The newly democratized and privatized Cuba would also face tough choices about how to handle the country's extensive social services. The Cuban government currently puts major efforts into educating doctors. They learn not only medical skills but are inculcated with a spirit of helping ordinary people. After graduation they serve two years in underserved communities. Government run hospitals and clinics provide the only new jobs in the medical field. Cuba's medical infrastructure does need improvement. The U.S. embargo and Cuban government mistakes have degraded parts of the system. The country needs new equipment and new buildings. After the collapse of socialism, U.S. hospital chains could set up branches in Cuba with modern equipment. They would also attract the best doctors by offering better salaries. Some Cuban doctors would open lucrative private practices. The government could continue to fund public hospitals, but how long would it take for the best doctors to migrate to the private sector, leaving the poor with second class care? And how long would it take for the cash-starved government to slash the health care costs to balance the budget? Good quality, free health care would become a distant memory. We don't have to speculate on this scenario. Russia's health care system went into cardiac arrest after Boris Yeltsin seized power in 1991. Partly as a result of poor medical care, life expectancy in Russia has actually declined since the early 1990s.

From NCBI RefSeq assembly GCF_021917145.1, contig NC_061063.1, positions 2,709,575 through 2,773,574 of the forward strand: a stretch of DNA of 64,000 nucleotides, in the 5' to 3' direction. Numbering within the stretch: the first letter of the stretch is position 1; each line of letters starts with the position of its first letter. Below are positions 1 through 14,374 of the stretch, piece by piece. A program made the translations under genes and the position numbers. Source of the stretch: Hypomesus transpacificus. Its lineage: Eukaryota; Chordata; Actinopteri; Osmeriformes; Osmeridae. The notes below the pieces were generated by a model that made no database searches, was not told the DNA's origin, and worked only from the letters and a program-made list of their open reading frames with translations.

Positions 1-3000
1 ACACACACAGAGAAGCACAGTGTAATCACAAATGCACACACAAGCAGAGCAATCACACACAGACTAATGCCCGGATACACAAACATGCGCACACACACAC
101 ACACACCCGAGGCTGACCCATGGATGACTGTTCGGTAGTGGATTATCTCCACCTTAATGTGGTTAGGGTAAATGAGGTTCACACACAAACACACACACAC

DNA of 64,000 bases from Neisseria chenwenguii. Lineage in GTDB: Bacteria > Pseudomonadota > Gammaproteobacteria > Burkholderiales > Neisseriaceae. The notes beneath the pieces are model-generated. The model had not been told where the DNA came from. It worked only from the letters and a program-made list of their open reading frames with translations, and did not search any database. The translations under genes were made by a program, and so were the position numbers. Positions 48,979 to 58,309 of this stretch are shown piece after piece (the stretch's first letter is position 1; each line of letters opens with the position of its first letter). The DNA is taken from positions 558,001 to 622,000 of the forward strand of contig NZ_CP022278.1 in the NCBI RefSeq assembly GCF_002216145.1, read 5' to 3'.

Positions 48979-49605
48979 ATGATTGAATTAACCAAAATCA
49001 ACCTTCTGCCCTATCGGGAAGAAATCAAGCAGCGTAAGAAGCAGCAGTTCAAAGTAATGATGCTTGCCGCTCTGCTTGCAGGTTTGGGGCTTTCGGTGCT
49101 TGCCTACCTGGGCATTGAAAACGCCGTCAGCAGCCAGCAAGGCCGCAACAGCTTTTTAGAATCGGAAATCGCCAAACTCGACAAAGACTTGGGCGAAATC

Black Cubans would suffer the most in this transition. The new, all-white elite from Miami would have little concern for them. Without health care, education, transport and other subsidized programs, black Cubans' economic conditions would plummet far faster than whites.
Even if you don't believe everything that I've sketched above, many Cubans do. The prospect of a pro-U.S. Miami elite running Cuba terrifies them.
The Future of US-Cuban relations starts in Washington